It’s not particularly hard to find good advice. It’s not hard to find supportive people and good role models. It can be a little difficult to discover your passions, but we usually know when we find something important and impactful.
So why is it such a struggle to achieve our dreams? When you know what you want, what makes it so difficult to go out and get it? There are plenty of little excuses, like time, money and know-how. Still, none of those barriers is impenetrable. We can gain knowledge, we can make money, and, if it’s really important, we can find the time.
All of these smaller hurdles are symptomatic of a bigger problem: fear. When we’re afraid of something, we find all sorts of reasons to avoid it. Think about when you were little and friends were pressuring you to do something silly like eat a bug or ride your bike down a hill. Instead of admitting you were afraid, you’d come up with all sorts of excuses - “my mom will get mad” or “I have to go home, otherwise I totally would.”
In reality, you were just scared, and you had every right to be. Unfortunately, fear isn’t something we like to talk about; we don’t treat it like a legitimate excuse, even when it is. We assign blame to everything else, and our fears continue their influence without being checked.
Every time I’ve challenged the thing that scared me, I’ve come out on top. This isn’t because I’m some kind of superhero, as much as I’d like to believe that were the case. My success came from trying, acknowledging that fear was my biggest opposition, and giving my best effort. My story is no different from that of other people who have chosen not to let apprehension overrule aspiration.
Once you identify the challenge and pinpoint what it is you’re afraid of, you can work on abating that fear and motivating yourself to take action. Fears manifest in different ways, but there’s always a root that can be found and extracted.
As you read through the following examples, try to be honest with yourself about what’s really holding you back. When you can diagnose the cause of your angst, you can start the process of moving past it.
Who isn’t afraid of failing? Many people carry an air of apathy and pretend to be unphased, but I would argue those people fear failure the most. Instead of trying and falling short, they just skip the effort altogether and act like they didn’t want care about succeeding to begin with.
To put in effort and not be rewarded feels like a referendum on our entire being. If you put your all into starting a business or writing a book and it doesn’t pan out, the immediate reaction is often to doubt everything about yourself. “If I was good enough this would have worked, but it didn’t so I’m not.” This isn’t at all how life works, but it’s a very human reaction.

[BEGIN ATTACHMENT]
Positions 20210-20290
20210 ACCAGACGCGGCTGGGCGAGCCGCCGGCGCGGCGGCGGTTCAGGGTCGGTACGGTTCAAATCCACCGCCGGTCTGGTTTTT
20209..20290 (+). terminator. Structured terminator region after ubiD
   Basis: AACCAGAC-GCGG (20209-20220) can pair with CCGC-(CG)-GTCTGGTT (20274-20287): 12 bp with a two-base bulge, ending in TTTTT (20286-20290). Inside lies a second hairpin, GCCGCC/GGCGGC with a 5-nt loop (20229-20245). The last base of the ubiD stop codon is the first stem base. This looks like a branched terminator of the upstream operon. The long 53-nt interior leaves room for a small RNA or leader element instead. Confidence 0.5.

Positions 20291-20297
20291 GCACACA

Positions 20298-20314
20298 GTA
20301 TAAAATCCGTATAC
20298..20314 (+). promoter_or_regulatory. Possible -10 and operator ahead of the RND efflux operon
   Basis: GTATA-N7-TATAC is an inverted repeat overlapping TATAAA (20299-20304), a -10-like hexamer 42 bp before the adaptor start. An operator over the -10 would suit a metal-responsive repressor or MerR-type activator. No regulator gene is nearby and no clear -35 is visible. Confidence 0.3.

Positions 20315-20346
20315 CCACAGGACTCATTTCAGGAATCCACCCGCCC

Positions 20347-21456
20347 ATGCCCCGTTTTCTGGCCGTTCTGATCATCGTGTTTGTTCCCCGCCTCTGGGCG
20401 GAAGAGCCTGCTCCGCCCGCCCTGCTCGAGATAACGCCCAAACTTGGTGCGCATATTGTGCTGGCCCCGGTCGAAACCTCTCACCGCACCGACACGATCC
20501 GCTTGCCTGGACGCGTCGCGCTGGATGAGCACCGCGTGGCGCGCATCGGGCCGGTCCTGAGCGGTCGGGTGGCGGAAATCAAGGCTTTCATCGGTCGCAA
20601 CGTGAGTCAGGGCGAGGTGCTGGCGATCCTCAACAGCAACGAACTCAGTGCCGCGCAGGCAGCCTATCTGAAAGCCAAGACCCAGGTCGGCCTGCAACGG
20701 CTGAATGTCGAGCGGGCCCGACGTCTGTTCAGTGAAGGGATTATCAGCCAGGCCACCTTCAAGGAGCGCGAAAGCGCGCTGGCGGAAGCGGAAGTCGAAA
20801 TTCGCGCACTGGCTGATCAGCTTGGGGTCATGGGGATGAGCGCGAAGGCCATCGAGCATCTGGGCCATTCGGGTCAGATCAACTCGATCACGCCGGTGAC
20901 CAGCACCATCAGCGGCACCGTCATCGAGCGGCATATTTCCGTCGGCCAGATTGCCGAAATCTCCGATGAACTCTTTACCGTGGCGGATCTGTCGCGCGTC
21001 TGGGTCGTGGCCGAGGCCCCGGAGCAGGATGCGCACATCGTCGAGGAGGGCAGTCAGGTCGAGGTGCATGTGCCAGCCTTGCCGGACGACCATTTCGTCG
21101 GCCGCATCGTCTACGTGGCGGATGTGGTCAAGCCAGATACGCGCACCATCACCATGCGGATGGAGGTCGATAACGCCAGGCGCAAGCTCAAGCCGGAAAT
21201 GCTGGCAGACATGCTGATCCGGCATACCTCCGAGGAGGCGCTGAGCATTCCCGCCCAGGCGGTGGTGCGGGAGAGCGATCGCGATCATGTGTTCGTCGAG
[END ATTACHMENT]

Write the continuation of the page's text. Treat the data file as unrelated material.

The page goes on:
Fear of failure also stems from what we project on ourselves. Throughout my life, there have been various things I’ve avoided or delayed because I worried I might let someone down if it didn’t work out. Maybe it’s your parents, maybe it’s your spouse, maybe it’s even your kids. Instead of thinking about ways to make your dreams come true, you toil away with what your friends and family might say if you struggle.
When your big dreams involve a relatively new passion or hobby, it’s especially easy to focus on failing because you have yet to taste success. How do you know you’re good enough when you haven’t received any feedback? Before your work has been validated, it’s much easier to imagine being bad at something than it is being triumphant.
Let’s look at some famous quotes from successful people:
● “Success is stumbling from failure to failure with no loss of enthusiasm.” - Winston Churchill
● “Anyone who has never made a mistake has never tried anything new.” - Albert Einstein
● “I’ve not failed. I’ve just found 10,000 ways that won’t work.” - Thomas Edison
● “Failures are finger posts on the road to achievement.” - C.S. Lewis
There are thousands of quotes just like these from people who, from the comfort of success, were able to look back on the times they failed with a newfound perspective. If you have yet to start chasing your dream, it’s going to be hard to feel this good about your own mishaps. Nevertheless, you need to understand that when you experience failure you’re in pretty good company.
In general, we have a misconception of coming up short. We equate it with doing something wrong, as opposed to part of an important process. Think of success and failure in terms of strength training. Say your goal is to run 10 miles. The first couple outings, you run out of gas around mile three or four. As far as hitting your goal is concerned, you’ve failed. Fortunately, you understand this is part of the process as you get in better shape.